My new discovery are Sloggis, which are underwear from Great Britain, available across most of Europe, it seems. I had never heard of Sloggis, but in rather desperate need for cotton underwear, having had the cavalier and entirely false belief that stretchy garments made of lycra and iron would be cool enough when the weather got warmer (wrong), I was in despair until I visited Åhléns, one of the local chain department stores here in Växjö.
Thank god for cotton, that’s all I can say. A little on the expensive side, about $16 per pair, but they wash by hand and dry very quickly, and when you’re traveling, the combination of comfort and quick-drying are crucial. They also come in a wide variety of sizes for wide derrieres, plus mine are woven with elastane, a fabric with which I am prepared to become more familiar, since it’s very comfortable.
I took a risk and paid what I think is a lot of money for a Baggallini bag, but now I am very glad I did, because I carry this bag every day while I’m here, and it’s so well-made, it’s holding up really well, in spite of a fair amount of abuse.
Its chief virtues are that it is light and strong, made of some very serious waterproof material. But because it’s Baggallini, it doesn’t look like a travel bag. When I travel, I do not want to look like an absolute tourist, so I try to find bags and shoes that allow me to look more like a local.
The Baggallini I bought is the Milano tote, which is a good size for someone who carries a sweater, a scarf, an iPad, a camera, a 400 mm lens attachment, and possibly a book or two, all on a daily basis. Others will prefer a backpack, but the primary virtue of this bag is that it packed flat in the otherwise unused part of the rolling backpack where the backpack straps are located. Anything that packs flat and weighs about 8 oz. is not an insignificant thing, in my consideration.
I have also brought travel packets of Wen conditioner. Wen anticipated that I would require this, and started selling them this past April, right before I left. One obvious good thing about Wen conditioner and shampoo in one product is that it means you do not carry a bunch of bottles with you. Nothing is more wasteful of space and weight (a major consideration when you’re flying these days) than fluids.
The second important thing about Wen in particular is that it is a non-shampoo product that has nothing in it to destroy your hair or your hair color if you go that route, as I do. The downside to Wen is the cost; I keep looking for less expensive alternatives, but having found none as of yet, I have come to the conclusion that although Wen appears expensive on the surface, it’s saving me money in the long run.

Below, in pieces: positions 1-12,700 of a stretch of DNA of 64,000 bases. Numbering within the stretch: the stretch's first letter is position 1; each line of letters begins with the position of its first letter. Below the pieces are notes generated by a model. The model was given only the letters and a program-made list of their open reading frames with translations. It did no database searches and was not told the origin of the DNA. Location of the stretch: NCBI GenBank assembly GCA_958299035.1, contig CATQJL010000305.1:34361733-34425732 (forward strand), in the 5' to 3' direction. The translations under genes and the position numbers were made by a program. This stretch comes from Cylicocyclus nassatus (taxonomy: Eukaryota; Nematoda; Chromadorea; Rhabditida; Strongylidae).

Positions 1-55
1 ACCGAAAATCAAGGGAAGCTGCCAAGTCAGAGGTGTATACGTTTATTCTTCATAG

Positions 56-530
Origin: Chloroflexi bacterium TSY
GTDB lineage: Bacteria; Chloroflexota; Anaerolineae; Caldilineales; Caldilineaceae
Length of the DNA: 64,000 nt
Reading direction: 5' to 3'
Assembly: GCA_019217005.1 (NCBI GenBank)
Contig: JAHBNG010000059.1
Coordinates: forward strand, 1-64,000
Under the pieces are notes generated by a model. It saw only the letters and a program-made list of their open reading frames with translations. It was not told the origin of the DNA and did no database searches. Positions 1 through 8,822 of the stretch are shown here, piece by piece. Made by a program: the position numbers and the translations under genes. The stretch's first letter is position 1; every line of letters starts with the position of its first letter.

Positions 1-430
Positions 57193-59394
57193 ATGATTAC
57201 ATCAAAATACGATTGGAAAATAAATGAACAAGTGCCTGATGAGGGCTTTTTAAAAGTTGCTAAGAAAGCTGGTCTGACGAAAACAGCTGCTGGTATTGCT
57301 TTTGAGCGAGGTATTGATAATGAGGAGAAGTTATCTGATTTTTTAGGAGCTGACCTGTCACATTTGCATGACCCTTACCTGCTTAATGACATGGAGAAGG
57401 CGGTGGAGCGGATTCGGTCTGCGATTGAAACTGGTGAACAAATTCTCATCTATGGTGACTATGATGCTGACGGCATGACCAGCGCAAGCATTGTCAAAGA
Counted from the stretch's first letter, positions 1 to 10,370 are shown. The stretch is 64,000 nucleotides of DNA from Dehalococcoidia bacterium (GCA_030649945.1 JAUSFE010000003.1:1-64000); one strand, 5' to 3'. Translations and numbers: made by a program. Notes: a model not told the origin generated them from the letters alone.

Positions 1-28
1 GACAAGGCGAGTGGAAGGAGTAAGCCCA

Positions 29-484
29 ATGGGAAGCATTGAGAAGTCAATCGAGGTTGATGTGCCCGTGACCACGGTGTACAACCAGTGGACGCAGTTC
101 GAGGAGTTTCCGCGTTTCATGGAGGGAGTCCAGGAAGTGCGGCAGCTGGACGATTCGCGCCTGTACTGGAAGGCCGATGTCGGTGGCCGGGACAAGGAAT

This is because it replaces the expensive shampoo and conditioner I was using that strips my color, as every other product on the market does (since they all contain sodium laureth or some version of sodium laureth, a harsh ingredient that dries your hair and strips out hair dye). Anything that prolongs the amount of time between colorings makes Wen less expensive overall. Plus, the various scents are clean and fresh, and my hair, for the first time in my life, looks really good, if I do say so myself.
There are many more items that make any trip go well; these are just some of the few I’ve tried or discovered this time around that have been particularly worthy of mention. There are many, many other things that have been difficult, or gone wrong, or just been weird, like the time the lovely hairdressing lady gleefully tried to make me Swedish and turned me blonde. “I give you lots of highlights!,” she cried. It was a phrase I have learned means: we use chemicals outlawed for a reason in other countries.
- Ryanair taking the biscuit? (speedcommunications.com)
- Losing My Ryanair Virginity (gadling.com)
- Ryanair shuts website but demands online check-in (independent.co.uk)